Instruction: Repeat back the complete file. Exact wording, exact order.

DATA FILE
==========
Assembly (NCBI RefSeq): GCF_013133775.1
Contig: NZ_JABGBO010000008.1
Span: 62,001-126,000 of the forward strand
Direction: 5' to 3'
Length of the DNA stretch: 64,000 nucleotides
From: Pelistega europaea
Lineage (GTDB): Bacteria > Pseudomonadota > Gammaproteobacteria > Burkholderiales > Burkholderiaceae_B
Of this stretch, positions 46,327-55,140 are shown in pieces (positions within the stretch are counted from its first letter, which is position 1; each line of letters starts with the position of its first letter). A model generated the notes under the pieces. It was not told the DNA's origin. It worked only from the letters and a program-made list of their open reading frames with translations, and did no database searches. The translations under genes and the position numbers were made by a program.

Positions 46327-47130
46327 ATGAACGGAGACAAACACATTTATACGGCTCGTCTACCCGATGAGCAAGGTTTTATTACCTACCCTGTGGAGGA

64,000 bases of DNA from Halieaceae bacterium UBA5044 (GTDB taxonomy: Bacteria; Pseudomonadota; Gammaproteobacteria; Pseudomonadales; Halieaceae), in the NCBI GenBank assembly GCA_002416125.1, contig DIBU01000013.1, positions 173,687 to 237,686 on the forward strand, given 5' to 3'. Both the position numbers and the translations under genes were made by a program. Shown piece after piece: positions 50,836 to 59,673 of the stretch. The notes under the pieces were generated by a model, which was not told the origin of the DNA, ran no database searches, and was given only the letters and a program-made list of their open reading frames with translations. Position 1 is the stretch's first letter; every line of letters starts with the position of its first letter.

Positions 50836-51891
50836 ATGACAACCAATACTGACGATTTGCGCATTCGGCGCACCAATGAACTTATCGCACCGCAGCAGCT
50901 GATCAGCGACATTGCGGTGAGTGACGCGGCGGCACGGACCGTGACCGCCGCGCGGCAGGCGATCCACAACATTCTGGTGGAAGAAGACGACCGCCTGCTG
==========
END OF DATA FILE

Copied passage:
Assembly (NCBI RefSeq): GCF_013133775.1
Contig: NZ_JABGBO010000008.1
Span: 62,001-126,000 of the forward strand
Direction: 5' to 3'
Length of the DNA stretch: 64,000 nucleotides
From: Pelistega europaea
Lineage (GTDB): Bacteria > Pseudomonadota > Gammaproteobacteria > Burkholderiales > Burkholderiaceae_B
Of this stretch, positions 46,327-55,140 are shown in pieces (positions within the stretch are counted from its first letter, which is position 1; each line of letters starts with the position of its first letter). A model generated the notes under the pieces. It was not told the DNA's origin. It worked only from the letters and a program-made list of their open reading frames with translations, and did no database searches. The translations under genes and the position numbers were made by a program.

Positions 46327-47130
46327 ATGAACGGAGACAAACACATTTATACGGCTCGTCTACCCGATGAGCAAGGTTTTATTACCTACCCTGTGGAGGA

64,000 bases of DNA from Halieaceae bacterium UBA5044 (GTDB taxonomy: Bacteria; Pseudomonadota; Gammaproteobacteria; Pseudomonadales; Halieaceae), in the NCBI GenBank assembly GCA_002416125.1, contig DIBU01000013.1, positions 173,687 to 237,686 on the forward strand, given 5' to 3'. Both the position numbers and the translations under genes were made by a program. Shown piece after piece: positions 50,836 to 59,673 of the stretch. The notes under the pieces were generated by a model, which was not told the origin of the DNA, ran no database searches, and was given only the letters and a program-made list of their open reading frames with translations. Position 1 is the stretch's first letter; every line of letters starts with the position of its first letter.

Positions 50836-51891
50836 ATGACAACCAATACTGACGATTTGCGCATTCGGCGCACCAATGAACTTATCGCACCGCAGCAGCT
50901 GATCAGCGACATTGCGGTGAGTGACGCGGCGGCACGGACCGTGACCGCCGCGCGGCAGGCGATCCACAACATTCTGGTGGAAGAAGACGACCGCCTGCTG